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Milbrath M.O.,Michigan State University | van Tran T.,Michigan State University | van Tran T.,Bee Research and Development Center | Huang W.-F.,University of Illinois at Urbana - Champaign | And 4 more authors.
Journal of Invertebrate Pathology | Year: 2015

Honey bees (Apis mellifera) are infected by two species of microsporidia: Nosema apis and Nosema ceranae. Epidemiological evidence indicates that N. ceranae may be replacing N. apis globally in A. mellifera populations, suggesting a potential competitive advantage of N. ceranae. Mixed infections of the two species occur, and little is known about the interactions among the host and the two pathogens that have allowed N. ceranae to become dominant in most geographical areas. We demonstrated that mixed Nosema species infections negatively affected honey bee survival (median survival= 15-17 days) more than single species infections (median survival = 21 days and 20 days for N. apis and N. ceranae, respectively), with median survival of control bees of 27 days. We found similar rates of infection (percentage of bees with active infections after inoculation) for both species in mixed infections, with N. apis having a slightly higher rate (91% compared to 86% for N. ceranae). We observed slightly higher spore counts in bees infected with N. ceranae than in bees infected with N. apis in single microsporidia infections, especially at the midpoint of infection (day 10). Bees with mixed infections of both species had higher spore counts than bees with single infections, but spore counts in mixed infections were highly variable. We did not see a competitive advantage for N. ceranae in mixed infections; N. apis spore counts were either higher or counts were similar for both species and more N. apis spores were produced in 62% of bees inoculated with equal dosages of the two microsporidian species. N. ceranae does not, therefore, appear to have a strong within-host advantage for either infectivity or spore growth, suggesting that direct competition in these worker bee mid-guts is not responsible for its apparent replacement of N. apis. © 2014 Elsevier Inc. Source

Beaurepaire A.L.,Martin Luther University of Halle Wittenberg | Truong T.A.,Bee Research and Development Center | Fajardo A.C.,University of the Philippines at Los Banos | Dinh T.Q.,Bee Research and Development Center | And 3 more authors.
PLoS ONE | Year: 2015

The ectoparasitic mite Varroa destructor is a major global threat to the Western honeybee Apis mellifera. This mite was originally a parasite of A. cerana in Asia but managed to spill over into colonies of A. mellifera which had been introduced to this continent for honey production. To date, only two almost clonal types of V. destructor from Korea and Japan have been detected in A. mellifera colonies. However, since both A. mellifera and A. cerana colonies are kept in close proximity throughout Asia, not only new spill overs but also spill backs of highly virulent types may be possible, with unpredictable consequences for both honeybee species. We studied the dispersal and hybridisation potential of Varroa from sympatric colonies of the two hosts in Northern Vietnam and the Philippines using mitochondrial and microsatellite DNA markers. We found a very distinct mtDNA haplotype equally invading both A. mellifera and A. cerana in the Philippines. In contrast, we observed a complete reproductive isolation of various Vietnamese Varroa populations in A. mellifera and A. cerana colonies even if kept in the same apiaries. In light of this variance in host specificity, the adaptation of the mite to its hosts seems to have generated much more genetic diversity than previously recognised and the Varroa species complex may include substantial cryptic speciation. Copyright: © 2015 Beaurepaire et al. Source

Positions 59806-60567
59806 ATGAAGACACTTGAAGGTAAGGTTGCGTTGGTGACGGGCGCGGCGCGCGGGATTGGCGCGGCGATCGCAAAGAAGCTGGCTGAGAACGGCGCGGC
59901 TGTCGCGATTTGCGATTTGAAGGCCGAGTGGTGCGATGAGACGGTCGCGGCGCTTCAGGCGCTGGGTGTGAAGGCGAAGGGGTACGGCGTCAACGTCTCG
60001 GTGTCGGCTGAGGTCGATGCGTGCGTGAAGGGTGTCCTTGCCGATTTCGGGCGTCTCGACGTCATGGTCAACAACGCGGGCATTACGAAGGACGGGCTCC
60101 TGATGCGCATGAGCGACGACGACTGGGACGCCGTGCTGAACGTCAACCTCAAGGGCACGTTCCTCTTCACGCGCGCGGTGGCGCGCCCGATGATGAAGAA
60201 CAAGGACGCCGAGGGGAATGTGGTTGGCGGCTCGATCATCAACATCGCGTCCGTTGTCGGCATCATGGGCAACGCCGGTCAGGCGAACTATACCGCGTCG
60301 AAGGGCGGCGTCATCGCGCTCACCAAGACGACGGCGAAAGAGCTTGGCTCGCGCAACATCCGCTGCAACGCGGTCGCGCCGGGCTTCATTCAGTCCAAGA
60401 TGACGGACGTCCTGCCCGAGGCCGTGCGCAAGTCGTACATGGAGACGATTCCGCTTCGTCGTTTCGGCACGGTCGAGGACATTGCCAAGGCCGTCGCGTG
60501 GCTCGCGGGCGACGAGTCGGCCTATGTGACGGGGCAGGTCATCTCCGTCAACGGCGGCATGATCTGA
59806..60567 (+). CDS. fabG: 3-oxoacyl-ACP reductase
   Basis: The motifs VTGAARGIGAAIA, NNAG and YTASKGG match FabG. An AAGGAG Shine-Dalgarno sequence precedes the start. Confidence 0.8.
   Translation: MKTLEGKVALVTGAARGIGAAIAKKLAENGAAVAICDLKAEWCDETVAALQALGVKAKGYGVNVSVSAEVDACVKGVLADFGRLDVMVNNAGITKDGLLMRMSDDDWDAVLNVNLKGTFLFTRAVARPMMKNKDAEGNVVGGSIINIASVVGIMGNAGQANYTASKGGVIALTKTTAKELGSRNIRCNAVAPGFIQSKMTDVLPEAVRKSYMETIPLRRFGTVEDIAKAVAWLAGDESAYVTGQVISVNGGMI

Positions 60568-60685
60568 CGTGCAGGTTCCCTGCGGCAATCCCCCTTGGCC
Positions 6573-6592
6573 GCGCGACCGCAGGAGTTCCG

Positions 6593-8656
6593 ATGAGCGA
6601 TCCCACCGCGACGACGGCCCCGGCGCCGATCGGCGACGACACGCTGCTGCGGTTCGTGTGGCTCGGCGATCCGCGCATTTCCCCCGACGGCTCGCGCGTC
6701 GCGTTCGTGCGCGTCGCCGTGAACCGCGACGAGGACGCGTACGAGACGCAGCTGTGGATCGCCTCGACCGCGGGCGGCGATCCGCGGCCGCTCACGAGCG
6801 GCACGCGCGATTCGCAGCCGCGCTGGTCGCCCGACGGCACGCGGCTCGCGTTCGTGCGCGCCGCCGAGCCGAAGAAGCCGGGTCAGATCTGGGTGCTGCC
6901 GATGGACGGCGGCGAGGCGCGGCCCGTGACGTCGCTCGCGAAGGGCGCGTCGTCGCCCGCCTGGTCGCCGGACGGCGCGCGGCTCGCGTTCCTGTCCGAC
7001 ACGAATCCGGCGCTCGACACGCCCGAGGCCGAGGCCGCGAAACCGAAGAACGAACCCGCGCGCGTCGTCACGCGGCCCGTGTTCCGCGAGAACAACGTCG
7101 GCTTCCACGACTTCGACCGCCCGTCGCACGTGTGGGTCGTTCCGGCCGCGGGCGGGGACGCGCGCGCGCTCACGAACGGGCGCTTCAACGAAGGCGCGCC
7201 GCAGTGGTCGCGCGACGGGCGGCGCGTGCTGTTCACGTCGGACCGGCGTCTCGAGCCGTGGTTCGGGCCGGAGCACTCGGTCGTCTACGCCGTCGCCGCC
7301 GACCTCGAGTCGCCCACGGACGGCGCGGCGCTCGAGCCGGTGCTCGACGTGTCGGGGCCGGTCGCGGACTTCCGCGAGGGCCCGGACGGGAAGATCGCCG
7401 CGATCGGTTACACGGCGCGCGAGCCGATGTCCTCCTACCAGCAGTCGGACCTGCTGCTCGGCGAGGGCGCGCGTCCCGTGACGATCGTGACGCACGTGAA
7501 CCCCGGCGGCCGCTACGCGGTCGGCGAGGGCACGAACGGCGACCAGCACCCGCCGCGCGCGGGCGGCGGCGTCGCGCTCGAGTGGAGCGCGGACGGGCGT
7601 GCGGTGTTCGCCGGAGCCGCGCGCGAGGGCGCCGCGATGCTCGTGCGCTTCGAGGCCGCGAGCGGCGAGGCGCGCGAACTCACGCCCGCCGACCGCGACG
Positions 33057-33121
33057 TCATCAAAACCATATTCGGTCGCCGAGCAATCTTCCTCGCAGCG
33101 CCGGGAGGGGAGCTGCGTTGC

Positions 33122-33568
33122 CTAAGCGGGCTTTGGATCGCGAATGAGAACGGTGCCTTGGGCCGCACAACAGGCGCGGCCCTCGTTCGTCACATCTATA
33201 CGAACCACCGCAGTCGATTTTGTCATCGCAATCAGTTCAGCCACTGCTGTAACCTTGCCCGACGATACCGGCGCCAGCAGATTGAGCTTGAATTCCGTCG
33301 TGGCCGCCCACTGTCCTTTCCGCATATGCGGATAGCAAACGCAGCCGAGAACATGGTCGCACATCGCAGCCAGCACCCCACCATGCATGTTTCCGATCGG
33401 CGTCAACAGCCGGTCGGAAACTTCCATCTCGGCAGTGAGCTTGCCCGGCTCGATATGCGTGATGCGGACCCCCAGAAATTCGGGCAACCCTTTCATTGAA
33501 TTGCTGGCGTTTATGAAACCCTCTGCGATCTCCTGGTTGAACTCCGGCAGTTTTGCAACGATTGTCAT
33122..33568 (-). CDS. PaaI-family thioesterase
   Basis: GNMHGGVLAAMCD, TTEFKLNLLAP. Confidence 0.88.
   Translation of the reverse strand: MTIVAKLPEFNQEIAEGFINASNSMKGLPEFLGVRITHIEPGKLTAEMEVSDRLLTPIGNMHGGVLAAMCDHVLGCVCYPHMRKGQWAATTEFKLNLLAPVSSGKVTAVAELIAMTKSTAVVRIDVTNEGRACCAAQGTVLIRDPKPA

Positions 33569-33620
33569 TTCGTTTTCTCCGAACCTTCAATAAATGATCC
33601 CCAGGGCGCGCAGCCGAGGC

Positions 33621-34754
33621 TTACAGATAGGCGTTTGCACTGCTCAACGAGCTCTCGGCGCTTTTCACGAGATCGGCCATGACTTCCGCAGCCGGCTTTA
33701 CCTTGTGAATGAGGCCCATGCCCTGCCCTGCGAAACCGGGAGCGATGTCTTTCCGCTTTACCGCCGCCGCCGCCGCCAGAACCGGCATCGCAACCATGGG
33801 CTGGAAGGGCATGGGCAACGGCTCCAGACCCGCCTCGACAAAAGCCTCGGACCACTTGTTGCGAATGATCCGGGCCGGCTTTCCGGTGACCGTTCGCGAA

Forsgren E.,Swedish University of Agricultural Sciences | Wei S.,Chinese Academy of Agricultural Sciences | Guiling D.,Chinese Academy of Agricultural Sciences | Zhiguang L.,Chinese Academy of Agricultural Sciences | And 5 more authors.
Apidologie | Year: 2015

Populations of Apis mellifera and Apis cerana in China and Vietnam were surveyed in order to study possible pathogen spill-over from European to Asian honeybees. This is the first survey of the prevalence of honeybee pathogens in apiaries in Vietnam, including pathogen prevalence in wild A. cerana colonies never in contact with A. mellifera. The bee samples were assayed for eight honeybee viruses: deformed wing virus (DWV); black queen cell virus (BQCV); sac brood virus (SBV); acute bee paralysis virus (ABPV); Kashmir bee virus (KBV); Israeli acute paralysis virus (IAPV); chronic bee paralysis virus (CBPV); and slow bee paralysis virus (SBPV), for two gut parasites (Nosema ssp.) and for the causative agent for European foulbrood (Melissococcus plutonius). The Vietnamese samples were assayed for Acarapis woodi infestation. No clear evidence of unique inter-specific transmission of virus infections between the two honeybee species was found. However, in wild A. cerana colonies, the only virus infection detected was DWV. With findings of IAPV infections in Chinese samples of A. cerana colonies in contact with A. mellifera, inter-specific transmission of IAPV cannot be ruled out. BQCV was the most prevalent virus in managed colonies irrespective of bee species. We did not detect the causative agent of European foulbrood, M. plutonius in wild or isolated colonies of A. cerana in Vietnam or China; however, low incidence of this pathogen was found in the Asian host species when in contact with its European sister species. No evidence for the presence of A. woodi was found in the Vietnamese samples. © 2014, The Author(s). Source

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